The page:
Polista

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A polista is a Filipino male who participated in the forced labor or polo y servicio during the Spanish period. Polistas were forced constructions crew that built colonial structures and ships.


At first, the system only required men to work out of a term of forty days a year. This changed at the implementation of the new system called prestacion personel. The royal decree of 1863 carried out the orders for the new system. All males domiciled in the Philippines from age sixteen years for those under parental control and from eighteen for those who had attained independence, were to render twenty-four days of personal services annually until they reached the age of sixty.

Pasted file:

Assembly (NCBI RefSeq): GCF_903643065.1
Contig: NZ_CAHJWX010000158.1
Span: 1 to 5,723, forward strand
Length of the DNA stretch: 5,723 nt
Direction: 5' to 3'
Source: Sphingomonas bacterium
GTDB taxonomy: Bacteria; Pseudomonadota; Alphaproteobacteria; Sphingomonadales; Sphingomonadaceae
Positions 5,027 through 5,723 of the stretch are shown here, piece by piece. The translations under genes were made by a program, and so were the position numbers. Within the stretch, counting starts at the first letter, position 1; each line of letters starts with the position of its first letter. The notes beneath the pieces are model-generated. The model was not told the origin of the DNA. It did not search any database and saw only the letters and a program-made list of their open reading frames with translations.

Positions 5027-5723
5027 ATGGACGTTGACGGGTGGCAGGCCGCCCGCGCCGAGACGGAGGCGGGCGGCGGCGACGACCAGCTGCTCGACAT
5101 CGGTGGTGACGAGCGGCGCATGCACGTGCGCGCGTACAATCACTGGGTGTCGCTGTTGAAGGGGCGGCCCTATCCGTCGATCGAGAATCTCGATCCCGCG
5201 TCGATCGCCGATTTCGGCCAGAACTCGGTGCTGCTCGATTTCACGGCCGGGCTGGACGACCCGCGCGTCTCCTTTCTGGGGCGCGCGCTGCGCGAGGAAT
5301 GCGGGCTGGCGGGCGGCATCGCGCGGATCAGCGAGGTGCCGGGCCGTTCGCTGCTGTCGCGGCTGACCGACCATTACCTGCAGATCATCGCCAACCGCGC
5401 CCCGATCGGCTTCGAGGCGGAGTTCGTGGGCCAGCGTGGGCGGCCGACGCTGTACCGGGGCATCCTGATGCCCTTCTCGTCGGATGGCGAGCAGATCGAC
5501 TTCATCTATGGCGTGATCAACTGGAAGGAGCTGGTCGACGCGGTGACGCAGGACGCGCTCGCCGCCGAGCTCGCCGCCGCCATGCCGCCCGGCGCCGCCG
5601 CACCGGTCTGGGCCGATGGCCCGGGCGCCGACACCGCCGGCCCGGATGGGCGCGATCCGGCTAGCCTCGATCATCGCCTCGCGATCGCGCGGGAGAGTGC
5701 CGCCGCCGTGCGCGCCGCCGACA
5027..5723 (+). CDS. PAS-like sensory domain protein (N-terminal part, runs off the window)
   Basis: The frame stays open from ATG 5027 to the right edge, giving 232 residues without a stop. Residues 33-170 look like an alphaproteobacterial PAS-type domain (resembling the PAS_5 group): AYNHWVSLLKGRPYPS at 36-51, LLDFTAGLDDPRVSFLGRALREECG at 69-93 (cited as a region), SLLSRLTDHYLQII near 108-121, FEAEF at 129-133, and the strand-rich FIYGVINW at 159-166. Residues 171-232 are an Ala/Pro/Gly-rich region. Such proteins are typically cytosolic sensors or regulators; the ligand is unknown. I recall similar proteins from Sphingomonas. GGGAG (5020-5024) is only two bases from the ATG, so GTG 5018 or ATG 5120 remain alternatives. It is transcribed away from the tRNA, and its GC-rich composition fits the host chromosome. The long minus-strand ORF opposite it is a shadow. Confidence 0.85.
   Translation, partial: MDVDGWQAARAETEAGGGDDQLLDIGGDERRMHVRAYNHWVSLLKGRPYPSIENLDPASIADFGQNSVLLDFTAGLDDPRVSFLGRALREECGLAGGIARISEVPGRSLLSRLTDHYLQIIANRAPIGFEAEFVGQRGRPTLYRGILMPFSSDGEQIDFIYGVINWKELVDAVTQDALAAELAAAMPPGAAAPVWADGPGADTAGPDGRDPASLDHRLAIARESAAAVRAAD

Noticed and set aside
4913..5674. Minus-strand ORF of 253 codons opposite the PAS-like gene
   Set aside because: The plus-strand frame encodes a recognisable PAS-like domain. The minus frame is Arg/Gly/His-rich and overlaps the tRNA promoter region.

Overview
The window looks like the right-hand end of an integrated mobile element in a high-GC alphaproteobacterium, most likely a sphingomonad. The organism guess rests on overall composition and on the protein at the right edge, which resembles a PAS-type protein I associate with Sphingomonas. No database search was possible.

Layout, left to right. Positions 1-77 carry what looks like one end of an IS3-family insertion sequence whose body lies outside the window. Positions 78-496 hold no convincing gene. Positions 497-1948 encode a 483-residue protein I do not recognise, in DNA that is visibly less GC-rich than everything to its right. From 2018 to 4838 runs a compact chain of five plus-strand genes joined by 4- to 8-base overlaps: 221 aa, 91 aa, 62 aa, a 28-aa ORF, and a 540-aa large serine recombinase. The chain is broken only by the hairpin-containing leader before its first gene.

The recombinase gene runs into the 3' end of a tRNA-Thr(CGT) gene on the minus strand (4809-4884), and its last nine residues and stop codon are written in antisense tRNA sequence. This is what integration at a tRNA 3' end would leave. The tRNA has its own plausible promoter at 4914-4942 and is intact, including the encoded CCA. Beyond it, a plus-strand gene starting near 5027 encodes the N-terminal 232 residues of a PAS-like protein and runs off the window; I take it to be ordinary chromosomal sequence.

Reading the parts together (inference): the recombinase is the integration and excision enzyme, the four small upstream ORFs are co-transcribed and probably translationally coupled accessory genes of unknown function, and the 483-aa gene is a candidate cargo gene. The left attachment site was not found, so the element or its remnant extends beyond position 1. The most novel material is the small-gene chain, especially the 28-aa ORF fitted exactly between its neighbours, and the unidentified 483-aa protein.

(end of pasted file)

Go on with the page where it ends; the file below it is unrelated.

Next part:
Spaniards and other foreigners were covered as well with this decree. However, the latter two being rich were expected to pay the two or two-and-a-half pesos that the decree required to be exempted from the service obligation.


Polistas were made to work from sunrise to sunset with mid day rest period. The break would last from one and a half to two hours. The ordinances prescribed the polistas to work harder when the need for rigging and tackle of vessel was urgent. It declared that the forced labor was the best spiritual cure for the indolent Filipinos. They were responsible for building galleons. They were obliged to render their service as a form of tribute to the Spanish King. According to the law, polistas shall receive daily wages and rice ration. However, natives never received any.


References

  • Corpuz, O.D. 2005. The Roots of the Filipino Nation Volume I. Quezon City: The University of the Philippines Press.



Citation

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